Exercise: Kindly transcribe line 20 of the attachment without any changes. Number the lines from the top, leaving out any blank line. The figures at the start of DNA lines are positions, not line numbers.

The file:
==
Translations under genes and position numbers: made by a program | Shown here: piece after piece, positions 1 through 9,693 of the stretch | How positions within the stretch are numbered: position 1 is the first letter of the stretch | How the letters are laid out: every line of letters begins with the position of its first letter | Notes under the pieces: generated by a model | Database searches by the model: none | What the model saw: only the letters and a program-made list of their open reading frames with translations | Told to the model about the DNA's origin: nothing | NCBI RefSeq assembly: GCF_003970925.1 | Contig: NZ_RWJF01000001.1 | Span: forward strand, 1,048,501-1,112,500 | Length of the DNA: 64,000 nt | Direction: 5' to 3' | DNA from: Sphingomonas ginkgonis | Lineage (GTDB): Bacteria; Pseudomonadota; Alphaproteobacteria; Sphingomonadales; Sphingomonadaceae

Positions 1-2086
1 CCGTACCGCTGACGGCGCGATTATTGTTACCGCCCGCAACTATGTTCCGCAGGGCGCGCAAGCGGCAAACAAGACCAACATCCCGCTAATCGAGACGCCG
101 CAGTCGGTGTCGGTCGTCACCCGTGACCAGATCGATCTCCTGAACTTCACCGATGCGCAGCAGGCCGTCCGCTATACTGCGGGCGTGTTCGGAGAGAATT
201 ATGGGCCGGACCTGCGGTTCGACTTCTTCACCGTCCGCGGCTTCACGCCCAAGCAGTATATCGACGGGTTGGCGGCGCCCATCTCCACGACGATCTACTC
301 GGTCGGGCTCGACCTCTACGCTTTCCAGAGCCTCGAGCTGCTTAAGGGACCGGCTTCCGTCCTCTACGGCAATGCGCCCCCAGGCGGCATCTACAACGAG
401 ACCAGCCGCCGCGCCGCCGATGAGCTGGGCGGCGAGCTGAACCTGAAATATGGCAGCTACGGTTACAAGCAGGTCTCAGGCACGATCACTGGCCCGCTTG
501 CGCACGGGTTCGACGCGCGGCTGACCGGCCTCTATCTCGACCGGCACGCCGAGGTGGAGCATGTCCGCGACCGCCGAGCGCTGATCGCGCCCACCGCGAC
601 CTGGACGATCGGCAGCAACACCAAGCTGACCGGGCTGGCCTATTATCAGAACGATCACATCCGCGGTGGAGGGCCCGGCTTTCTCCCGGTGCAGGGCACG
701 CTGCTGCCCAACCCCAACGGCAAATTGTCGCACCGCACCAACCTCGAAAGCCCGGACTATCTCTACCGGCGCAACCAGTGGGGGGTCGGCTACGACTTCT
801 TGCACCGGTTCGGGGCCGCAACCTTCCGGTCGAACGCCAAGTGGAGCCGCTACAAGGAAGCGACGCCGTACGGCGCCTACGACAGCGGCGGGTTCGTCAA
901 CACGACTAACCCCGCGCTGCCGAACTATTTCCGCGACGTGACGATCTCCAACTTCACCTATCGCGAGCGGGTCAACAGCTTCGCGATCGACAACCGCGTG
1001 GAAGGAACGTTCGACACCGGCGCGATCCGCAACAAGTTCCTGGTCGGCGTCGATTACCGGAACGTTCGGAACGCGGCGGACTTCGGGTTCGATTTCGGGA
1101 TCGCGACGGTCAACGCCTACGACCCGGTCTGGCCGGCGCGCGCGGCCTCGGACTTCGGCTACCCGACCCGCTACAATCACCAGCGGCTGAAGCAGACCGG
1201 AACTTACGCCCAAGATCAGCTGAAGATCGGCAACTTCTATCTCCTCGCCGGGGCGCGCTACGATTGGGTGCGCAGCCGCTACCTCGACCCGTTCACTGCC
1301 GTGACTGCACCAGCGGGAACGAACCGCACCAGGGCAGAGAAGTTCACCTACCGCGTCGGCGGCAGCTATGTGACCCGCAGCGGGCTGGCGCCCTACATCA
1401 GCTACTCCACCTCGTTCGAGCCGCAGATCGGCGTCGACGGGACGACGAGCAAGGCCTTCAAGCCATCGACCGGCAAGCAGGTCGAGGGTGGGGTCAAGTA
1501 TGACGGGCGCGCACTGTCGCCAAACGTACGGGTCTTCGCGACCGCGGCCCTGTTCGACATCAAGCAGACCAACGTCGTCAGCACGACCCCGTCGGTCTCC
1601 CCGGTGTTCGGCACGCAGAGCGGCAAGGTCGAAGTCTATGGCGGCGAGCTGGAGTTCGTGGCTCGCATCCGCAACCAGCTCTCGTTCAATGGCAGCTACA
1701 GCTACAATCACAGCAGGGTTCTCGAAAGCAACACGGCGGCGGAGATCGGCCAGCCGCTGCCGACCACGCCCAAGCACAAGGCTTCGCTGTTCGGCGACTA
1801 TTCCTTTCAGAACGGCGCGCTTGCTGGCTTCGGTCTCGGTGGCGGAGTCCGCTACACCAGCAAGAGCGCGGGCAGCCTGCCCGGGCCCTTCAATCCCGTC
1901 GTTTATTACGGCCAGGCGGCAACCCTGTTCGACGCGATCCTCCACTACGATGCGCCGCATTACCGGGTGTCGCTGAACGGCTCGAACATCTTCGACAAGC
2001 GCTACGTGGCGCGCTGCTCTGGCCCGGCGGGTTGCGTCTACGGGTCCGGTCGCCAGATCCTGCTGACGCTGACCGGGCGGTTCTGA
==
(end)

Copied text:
1701 GCTACAATCACAGCAGGGTTCTCGAAAGCAACACGGCGGCGGAGATCGGCCAGCCGCTGCCGACCACGCCCAAGCACAAGGCTTCGCTGTTCGGCGACTA